The Boys and Girls Club filed an answer on August 2, 2013, denying all allegations of negligence and asserting the affirmative defense of comparative fault. United Way subsequently filed a separate answer, also denying all allegations of negligence and likewise asserting the defense of comparative fault. In addition, United Way averred that Father lacked standing to bring this action because he lived apart from Mother, was not the primary residential parent, and had presented no allegation that he had paid the Child's medical expenses. See Tenn. Code Ann. § 20-1-105(b) (providing that when a minor child's parents are living apart and one parent "has exclusive legal custody, " the custodial parent has "the sole right to maintain an action for the expenses and the actual loss of service resulting from an injury to the minor child, " except that the noncustodial parent may bring such an action for expenses that he or she has paid). United Way concomitantly filed a motion to dismiss the complaint on August 16, 2013.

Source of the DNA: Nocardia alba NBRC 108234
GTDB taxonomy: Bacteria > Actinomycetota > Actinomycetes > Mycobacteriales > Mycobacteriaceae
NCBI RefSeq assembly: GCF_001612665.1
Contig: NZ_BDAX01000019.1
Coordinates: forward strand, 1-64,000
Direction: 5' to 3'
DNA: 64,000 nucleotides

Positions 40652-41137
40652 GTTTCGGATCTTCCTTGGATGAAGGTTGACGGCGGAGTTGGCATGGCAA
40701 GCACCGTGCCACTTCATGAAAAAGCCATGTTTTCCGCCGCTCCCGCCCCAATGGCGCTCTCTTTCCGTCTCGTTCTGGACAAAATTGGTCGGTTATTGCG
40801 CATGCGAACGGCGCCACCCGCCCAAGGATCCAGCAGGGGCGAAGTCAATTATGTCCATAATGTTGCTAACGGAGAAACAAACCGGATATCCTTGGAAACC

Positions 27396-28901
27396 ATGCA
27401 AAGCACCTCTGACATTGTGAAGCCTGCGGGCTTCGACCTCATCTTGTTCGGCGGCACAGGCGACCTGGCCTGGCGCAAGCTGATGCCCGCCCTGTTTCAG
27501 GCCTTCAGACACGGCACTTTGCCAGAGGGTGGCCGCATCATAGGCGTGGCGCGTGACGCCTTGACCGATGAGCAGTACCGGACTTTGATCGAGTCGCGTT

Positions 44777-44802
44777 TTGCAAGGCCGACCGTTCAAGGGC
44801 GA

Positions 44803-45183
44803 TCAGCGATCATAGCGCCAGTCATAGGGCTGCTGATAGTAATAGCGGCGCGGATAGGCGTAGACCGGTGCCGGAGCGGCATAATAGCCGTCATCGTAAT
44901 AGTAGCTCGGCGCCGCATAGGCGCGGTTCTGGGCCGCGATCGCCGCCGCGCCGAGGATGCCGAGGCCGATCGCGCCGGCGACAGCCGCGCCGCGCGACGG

On August 22, 2013, Father filed a response to the motion to dismiss, in which he requested that the trial court join Mother as a co-plaintiff in the action. Father argued that in the alternative, the court should not interpret Tennessee Code Annotated § 20-1-105(b) as barring his complaint because as the alternate residential parent, he maintained parental rights to the Child.